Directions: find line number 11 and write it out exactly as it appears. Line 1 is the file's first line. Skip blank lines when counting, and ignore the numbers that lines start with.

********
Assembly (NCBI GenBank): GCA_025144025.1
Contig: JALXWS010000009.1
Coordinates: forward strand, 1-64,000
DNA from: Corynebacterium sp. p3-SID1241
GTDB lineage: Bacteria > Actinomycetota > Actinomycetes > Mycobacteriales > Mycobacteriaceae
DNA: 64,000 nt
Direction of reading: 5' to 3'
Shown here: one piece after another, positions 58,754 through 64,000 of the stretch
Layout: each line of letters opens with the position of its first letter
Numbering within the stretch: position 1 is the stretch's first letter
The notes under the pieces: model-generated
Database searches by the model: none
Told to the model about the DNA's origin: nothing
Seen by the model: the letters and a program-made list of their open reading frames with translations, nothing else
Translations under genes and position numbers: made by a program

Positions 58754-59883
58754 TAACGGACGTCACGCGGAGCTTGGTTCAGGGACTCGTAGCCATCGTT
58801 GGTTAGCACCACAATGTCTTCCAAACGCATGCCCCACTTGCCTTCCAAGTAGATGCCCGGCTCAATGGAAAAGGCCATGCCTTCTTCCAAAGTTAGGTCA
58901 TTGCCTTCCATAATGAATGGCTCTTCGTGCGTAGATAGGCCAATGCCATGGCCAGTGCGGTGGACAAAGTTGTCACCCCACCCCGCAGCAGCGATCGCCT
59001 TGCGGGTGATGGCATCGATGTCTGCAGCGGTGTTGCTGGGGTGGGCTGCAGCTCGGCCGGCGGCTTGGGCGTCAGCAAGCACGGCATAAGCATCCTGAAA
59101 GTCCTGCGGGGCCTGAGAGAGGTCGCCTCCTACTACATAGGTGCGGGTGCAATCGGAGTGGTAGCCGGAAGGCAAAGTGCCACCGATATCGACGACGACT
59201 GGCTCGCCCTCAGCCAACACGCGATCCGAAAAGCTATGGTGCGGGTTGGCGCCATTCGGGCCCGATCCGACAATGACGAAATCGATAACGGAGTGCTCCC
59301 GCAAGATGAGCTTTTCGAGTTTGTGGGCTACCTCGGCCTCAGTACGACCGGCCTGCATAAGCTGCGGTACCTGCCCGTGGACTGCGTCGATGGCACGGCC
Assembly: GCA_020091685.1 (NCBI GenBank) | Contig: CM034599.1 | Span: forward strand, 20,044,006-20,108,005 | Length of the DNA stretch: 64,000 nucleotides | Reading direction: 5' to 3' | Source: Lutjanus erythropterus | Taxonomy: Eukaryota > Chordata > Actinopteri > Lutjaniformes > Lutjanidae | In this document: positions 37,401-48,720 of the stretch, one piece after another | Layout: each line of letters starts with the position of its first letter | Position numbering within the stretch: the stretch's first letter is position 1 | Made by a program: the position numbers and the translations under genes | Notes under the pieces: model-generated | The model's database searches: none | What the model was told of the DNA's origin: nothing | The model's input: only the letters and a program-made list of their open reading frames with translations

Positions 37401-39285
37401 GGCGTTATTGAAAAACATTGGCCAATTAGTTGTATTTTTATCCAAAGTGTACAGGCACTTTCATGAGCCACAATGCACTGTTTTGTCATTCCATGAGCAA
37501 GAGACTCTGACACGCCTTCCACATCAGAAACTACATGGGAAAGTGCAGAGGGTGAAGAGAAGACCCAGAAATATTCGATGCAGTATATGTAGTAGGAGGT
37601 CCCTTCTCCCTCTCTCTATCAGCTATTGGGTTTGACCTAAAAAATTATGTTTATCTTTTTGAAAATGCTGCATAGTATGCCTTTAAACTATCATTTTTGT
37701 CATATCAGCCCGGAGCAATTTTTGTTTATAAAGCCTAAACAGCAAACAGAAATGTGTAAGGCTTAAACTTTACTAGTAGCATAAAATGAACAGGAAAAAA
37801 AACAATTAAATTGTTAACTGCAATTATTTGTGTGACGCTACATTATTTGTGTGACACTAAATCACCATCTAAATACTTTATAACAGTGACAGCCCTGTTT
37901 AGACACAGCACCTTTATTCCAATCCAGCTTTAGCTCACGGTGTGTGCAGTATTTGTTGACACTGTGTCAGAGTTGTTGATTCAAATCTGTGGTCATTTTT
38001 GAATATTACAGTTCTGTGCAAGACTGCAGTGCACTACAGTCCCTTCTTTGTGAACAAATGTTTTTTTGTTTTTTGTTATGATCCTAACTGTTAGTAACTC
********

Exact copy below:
The notes under the pieces: model-generated